Monday, February 08, 2010

outlet, pullover, tools

 

Vents and exits 8.

When I take off a sweater or tee shirt, I pull it from the top and tug at the sleeves, easing it up over my head so that it comes off out side out and and inside in. I have noticed that others cross their hands and pull from either side of the lower hem, and then over their heads, so that the garment finishes inside out. I ask myself, today, whether this is a technique which women rather than men use, or am I an eccentric undresser. Come to think of it, I don't think I have seen a man perform the crossed arm manoeuvre.

Interviewed on a TV programme Jeff Bezos, founder of Amazon says: "We change out tools and our tools change us." As I type this blog, I think to myself, he has a point.
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3 comments:

Lucy said...

I have never really thought about exactly how I take a sweater off. As it is far too cold to even contemplate doing so at the moment, I'm not about to find out, but I fear when I do, it will be as one of those experiments where the observation influences the outcome, I may not perform the action as I would normally.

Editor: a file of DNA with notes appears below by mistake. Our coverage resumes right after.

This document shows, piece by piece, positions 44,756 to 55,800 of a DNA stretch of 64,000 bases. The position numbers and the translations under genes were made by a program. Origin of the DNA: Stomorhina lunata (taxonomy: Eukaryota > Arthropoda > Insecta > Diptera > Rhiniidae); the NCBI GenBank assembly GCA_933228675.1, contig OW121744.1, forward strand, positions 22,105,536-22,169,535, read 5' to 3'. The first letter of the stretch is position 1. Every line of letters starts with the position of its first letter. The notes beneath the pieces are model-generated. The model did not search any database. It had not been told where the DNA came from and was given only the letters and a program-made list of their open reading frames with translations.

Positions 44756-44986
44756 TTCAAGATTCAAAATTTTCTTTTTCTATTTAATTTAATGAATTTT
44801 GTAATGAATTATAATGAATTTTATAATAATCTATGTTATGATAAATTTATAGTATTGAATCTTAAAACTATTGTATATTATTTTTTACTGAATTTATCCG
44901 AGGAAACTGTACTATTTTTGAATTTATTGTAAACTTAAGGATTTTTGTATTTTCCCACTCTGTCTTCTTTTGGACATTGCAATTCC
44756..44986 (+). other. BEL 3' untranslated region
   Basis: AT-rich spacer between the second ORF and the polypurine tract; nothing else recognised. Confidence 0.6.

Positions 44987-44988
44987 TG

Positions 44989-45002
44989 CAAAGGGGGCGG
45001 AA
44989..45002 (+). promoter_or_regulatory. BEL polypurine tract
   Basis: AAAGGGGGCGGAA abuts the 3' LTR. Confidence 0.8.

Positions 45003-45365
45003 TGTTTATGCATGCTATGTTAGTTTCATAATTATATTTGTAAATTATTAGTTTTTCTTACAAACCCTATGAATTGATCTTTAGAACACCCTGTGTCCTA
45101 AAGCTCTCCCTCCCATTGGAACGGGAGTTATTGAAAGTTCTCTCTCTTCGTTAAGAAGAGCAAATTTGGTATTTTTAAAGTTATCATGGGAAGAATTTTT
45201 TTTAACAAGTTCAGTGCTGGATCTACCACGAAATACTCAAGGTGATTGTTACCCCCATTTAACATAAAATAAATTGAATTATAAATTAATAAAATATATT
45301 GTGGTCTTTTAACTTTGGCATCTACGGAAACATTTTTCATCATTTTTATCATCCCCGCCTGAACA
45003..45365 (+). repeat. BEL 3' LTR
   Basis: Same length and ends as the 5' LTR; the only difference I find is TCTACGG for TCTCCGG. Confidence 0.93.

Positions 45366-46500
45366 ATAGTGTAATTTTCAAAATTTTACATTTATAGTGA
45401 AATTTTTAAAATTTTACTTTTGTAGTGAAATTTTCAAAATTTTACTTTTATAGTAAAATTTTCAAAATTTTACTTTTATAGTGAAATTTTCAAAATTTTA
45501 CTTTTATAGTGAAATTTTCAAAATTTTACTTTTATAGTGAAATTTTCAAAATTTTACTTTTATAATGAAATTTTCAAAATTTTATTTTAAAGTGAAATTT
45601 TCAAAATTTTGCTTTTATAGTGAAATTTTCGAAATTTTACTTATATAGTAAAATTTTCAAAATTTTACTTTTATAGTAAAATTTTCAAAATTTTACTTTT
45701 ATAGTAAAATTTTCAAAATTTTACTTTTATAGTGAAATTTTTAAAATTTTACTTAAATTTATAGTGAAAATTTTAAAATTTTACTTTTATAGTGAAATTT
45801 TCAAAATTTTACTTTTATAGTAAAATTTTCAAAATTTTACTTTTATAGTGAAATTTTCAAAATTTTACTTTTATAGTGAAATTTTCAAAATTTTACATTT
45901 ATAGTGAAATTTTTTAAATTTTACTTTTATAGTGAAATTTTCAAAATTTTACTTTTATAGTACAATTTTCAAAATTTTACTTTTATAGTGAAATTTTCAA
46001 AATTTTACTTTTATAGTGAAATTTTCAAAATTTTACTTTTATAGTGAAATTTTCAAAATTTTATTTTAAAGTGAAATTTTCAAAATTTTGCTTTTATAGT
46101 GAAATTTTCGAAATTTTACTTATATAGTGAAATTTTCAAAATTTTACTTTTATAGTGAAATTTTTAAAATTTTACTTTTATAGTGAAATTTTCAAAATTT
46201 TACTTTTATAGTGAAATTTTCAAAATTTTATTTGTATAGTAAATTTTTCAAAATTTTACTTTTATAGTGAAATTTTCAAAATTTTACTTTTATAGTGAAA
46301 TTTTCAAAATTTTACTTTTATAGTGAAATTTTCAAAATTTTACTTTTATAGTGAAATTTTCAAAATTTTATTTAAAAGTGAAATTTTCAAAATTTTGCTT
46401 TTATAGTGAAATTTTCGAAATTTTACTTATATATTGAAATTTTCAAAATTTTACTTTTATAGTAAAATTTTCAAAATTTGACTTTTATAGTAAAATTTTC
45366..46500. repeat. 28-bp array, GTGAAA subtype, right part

barefootchick said...

I saw your post in the Three Beautiful Things feed bundle and just had to comment on the part about taking a sweater off. I'm female and I do it both ways depending on whether or not I care about the garment being right side out when I'm done. However, if something is too tight (for example when trying on clothes while shopping) sometimes the only way to get it off without help and without tearing seams is the crossed armed way.

Just my observations and input. :)

Barrett Bonden said...

The cross-hands boogie method of sweater divestment carries the potential for great pain. Something about getting both hands in an interlock to the rear of one's back. For truly spectacular pain try removing a sweater or jacket while sitting in a car seat (though not while driving). This always works. The pain then scores ten out of ten, bringing it close to my ultimate rating induced by sciatica. Worse even than dislocating one's shoulder while simultaneously chipping the scapula, of which I wot.